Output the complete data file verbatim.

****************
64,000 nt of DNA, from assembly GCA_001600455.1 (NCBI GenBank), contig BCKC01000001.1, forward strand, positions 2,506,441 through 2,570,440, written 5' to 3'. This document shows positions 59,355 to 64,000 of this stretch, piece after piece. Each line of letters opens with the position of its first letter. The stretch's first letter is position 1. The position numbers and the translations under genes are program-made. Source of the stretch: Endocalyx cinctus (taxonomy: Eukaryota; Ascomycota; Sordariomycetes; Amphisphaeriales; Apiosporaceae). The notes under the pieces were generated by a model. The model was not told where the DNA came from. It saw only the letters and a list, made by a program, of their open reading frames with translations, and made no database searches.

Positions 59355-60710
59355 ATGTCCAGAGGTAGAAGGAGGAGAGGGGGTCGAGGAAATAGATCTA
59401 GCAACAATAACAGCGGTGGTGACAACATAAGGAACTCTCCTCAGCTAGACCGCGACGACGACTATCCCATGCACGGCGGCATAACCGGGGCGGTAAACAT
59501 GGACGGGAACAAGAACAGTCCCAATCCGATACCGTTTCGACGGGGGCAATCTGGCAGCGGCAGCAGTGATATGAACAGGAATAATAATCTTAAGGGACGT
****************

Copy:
64,000 nt of DNA, from assembly GCA_001600455.1 (NCBI GenBank), contig BCKC01000001.1, forward strand, positions 2,506,441 through 2,570,440, written 5' to 3'. This document shows positions 59,355 to 64,000 of this stretch, piece after piece. Each line of letters opens with the position of its first letter. The stretch's first letter is position 1. The position numbers and the translations under genes are program-made. Source of the stretch: Endocalyx cinctus (taxonomy: Eukaryota; Ascomycota; Sordariomycetes; Amphisphaeriales; Apiosporaceae). The notes under the pieces were generated by a model. The model was not told where the DNA came from. It saw only the letters and a list, made by a program, of their open reading frames with translations, and made no database searches.

Positions 59355-60710
59355 ATGTCCAGAGGTAGAAGGAGGAGAGGGGGTCGAGGAAATAGATCTA
59401 GCAACAATAACAGCGGTGGTGACAACATAAGGAACTCTCCTCAGCTAGACCGCGACGACGACTATCCCATGCACGGCGGCATAACCGGGGCGGTAAACAT
59501 GGACGGGAACAAGAACAGTCCCAATCCGATACCGTTTCGACGGGGGCAATCTGGCAGCGGCAGCAGTGATATGAACAGGAATAATAATCTTAAGGGACGT